Gracey examines in depth the film’s use of – and subversion of - the language and imagery of folk and fairy tales to explore notions of identity and gender, with Carter’s “The Bloody Chamber” a key example of how her work demythologised the format for a specific, modern culture. In a particularly compelling study of the evolution of the “fairy tale”, we are reminded that they were never originally created for children, with the core text behind THE COMPANY OF WOLVES, “Little Red Riding Hood” traced from the 11th century to the present, encompassing various incarnations, some of which emphasise the sexual aspects more than others, and culminating with genre cinema adaptations such as FREEWAY, TRICK R TREAT and HARD CANDY.


Gracey takes on criticism of the movie – including one writer who considered it a masochistic rape parable – and tackles the criticism Carter endured as she attempted to reclaim and brandish the power of fairy tale heroines like Sleeping Beauty, transforming the message of Red Riding Hood by making the protagonist Rosaleen active, not passive. Gracey persuasively argues against those who consider Jordan’s film altered Carter’s vision negatively, diluting the feminist message and the subjectivity imbued by her female characters (principally through the assumed dominant male gaze of cinema).


Moreover, the author finds a unique union of the common style and visions of Carter and Jordan, defending against accusations of Jordan surrendering to mainstream audience expectations, and finding a bold movie capped by an unresolved, highly ambiguous conclusion. Of particular interest for long-term fans of Gothic cinema is the smart contextual observations of THE COMPANY OF WOLVES’ movie precursors, including the wonderful CURSE OF THE CAT PEOPLE, Bernard Rose’s neglected PAPERHOUSE, a much deserved shout out to the exceptional CELIA : CHILD OF TERROR, the work of Catherine Breillart (who similarly turned to fairy tales to “broaden her exploration of gender conflict and women’s sexuality”) and, of course, Del Toro’s PAN’S LABYRINTH.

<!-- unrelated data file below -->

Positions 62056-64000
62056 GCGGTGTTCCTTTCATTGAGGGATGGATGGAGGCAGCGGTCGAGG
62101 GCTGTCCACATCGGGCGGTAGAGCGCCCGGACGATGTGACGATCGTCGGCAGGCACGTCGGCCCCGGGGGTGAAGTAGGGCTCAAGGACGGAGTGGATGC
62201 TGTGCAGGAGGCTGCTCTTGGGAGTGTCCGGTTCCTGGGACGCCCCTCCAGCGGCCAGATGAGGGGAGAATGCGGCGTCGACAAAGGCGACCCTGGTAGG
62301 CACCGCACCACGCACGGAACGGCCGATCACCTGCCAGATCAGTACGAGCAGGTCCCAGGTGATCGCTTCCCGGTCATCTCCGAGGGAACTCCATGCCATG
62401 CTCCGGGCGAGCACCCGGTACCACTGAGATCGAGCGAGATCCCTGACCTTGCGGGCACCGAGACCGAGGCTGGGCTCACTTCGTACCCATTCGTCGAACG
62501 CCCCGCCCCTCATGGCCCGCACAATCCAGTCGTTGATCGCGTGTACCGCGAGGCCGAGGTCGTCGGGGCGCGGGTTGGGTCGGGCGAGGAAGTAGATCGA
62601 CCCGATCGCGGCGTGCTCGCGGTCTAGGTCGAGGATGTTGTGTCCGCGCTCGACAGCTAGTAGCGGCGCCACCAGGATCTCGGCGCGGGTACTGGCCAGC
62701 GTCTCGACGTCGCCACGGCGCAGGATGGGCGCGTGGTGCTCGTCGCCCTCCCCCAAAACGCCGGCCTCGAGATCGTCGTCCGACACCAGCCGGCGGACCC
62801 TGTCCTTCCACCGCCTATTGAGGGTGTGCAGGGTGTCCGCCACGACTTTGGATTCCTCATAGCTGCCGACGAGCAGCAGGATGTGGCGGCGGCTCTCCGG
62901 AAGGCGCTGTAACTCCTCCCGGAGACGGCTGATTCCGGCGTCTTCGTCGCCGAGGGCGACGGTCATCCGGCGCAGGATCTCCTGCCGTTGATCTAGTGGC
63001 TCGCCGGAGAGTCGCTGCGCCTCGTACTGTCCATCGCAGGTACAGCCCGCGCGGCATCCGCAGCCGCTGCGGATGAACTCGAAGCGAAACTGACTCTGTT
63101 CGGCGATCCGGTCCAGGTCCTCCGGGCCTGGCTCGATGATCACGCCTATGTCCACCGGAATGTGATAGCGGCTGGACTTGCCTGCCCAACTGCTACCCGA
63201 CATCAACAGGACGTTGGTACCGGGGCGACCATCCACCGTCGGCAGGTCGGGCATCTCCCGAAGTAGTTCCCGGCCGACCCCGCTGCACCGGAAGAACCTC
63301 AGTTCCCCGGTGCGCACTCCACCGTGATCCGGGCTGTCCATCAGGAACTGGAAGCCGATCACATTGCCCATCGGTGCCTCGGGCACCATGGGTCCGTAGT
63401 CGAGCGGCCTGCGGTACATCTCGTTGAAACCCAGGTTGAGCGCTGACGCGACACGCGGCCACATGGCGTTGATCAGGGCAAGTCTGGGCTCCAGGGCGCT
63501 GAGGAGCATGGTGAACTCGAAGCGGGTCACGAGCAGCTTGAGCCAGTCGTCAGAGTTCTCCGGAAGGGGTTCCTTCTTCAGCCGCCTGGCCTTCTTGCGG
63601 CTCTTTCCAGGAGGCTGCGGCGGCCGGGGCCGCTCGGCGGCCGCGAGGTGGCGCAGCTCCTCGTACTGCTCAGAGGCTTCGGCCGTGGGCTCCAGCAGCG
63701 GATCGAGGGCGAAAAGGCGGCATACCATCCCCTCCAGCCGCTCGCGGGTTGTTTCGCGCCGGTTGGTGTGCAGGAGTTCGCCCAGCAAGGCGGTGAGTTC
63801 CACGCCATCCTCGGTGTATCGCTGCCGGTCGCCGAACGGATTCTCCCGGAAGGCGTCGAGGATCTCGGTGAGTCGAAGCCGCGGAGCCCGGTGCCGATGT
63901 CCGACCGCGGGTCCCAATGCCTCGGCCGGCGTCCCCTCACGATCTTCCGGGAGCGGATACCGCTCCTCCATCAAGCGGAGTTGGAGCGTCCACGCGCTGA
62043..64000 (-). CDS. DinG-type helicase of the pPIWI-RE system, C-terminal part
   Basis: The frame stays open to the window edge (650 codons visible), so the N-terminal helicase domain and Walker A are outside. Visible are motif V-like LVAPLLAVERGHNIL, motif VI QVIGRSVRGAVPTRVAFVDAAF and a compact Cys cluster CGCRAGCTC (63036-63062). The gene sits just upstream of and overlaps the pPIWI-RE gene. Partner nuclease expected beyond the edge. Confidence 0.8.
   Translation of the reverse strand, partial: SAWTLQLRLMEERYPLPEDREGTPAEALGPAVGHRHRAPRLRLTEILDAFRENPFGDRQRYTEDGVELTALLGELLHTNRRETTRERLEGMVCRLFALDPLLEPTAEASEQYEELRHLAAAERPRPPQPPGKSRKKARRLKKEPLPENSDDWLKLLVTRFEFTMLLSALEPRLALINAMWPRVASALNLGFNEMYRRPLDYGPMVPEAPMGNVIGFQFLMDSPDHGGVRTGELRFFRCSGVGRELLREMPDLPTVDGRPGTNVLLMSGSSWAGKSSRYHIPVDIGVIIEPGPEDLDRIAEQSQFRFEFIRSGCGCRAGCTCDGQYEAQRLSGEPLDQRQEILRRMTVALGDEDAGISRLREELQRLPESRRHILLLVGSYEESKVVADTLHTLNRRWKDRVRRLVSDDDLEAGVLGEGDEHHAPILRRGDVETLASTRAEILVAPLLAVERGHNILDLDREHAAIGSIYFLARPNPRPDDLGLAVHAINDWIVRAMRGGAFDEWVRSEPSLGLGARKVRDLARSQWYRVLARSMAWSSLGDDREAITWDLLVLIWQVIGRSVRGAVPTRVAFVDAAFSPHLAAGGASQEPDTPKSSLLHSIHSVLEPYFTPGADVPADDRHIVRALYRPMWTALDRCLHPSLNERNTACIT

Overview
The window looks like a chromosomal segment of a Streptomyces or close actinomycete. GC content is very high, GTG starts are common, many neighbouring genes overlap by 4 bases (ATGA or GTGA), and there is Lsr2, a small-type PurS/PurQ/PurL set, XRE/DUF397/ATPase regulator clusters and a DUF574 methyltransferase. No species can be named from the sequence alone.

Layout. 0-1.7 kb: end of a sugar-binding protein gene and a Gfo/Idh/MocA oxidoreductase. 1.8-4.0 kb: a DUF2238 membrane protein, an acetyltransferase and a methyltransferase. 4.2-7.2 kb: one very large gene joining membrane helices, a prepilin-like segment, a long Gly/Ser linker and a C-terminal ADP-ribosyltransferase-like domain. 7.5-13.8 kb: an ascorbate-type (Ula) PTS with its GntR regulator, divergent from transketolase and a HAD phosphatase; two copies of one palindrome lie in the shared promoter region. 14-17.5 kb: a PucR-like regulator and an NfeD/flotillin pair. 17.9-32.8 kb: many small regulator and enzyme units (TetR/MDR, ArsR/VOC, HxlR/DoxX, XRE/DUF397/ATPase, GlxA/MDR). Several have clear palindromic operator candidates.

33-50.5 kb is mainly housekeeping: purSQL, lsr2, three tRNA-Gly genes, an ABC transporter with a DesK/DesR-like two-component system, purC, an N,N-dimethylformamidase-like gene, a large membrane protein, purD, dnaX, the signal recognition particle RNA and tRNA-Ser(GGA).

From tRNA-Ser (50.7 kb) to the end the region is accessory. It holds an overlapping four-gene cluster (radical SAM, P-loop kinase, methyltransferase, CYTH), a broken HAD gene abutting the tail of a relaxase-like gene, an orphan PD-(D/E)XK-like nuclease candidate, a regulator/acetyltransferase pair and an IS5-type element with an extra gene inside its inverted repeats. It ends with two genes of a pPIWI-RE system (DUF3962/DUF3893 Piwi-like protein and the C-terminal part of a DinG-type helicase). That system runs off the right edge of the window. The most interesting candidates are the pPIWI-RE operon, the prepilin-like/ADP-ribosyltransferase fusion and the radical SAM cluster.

Gracey lauds the film’s feminising of a monster that has, by definition and name (“Werewolf”) largely been exclusively masculine and notes the complexity in Jordan’s film that’s rare in the monstrous females of genre cinema. It is perhaps most valuably placed in the context of modern pubescent / teenage horror tales, which have, again, typically been male dominated except for the sub-genre of what the author refers to as menstrual horror : CARRIE, GINGER SNAPS and most recently, RAW.


Ultimately, Gracey’s multi-faceted, intelligent and highly accessible study reflects a multi-layered film that has, if anything, aged better than most, despite – or rather because of – its refusal to fit into a particular convenient category. This factor, of course, ensured its commercial failure at the time due to mismanaged marketing in the USA and a ludicrously prohibitive “18” rating in the UK by a censor board clearly unnerved, as Stephen Woolley suggests, by a subversive and unfamiliar element in the film that was not about simple on screen sex or violence. The BBFC’s decision in this regard can be considered another example of the old-school fears of femininity that Carter was proudly rebelling against – censorious Big Bad Wolves keen to keep blossoming young women afraid of both strangers and their own developing sexuality. Ooh BBFC, what Big misguided decisions you make….All the better to control you with, my dear.

Steven West







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This web site is owned and published by London FrightFest Limited.

FrightFest is the registered trade mark of London FrightFest Limited.
 © 2000 - 2018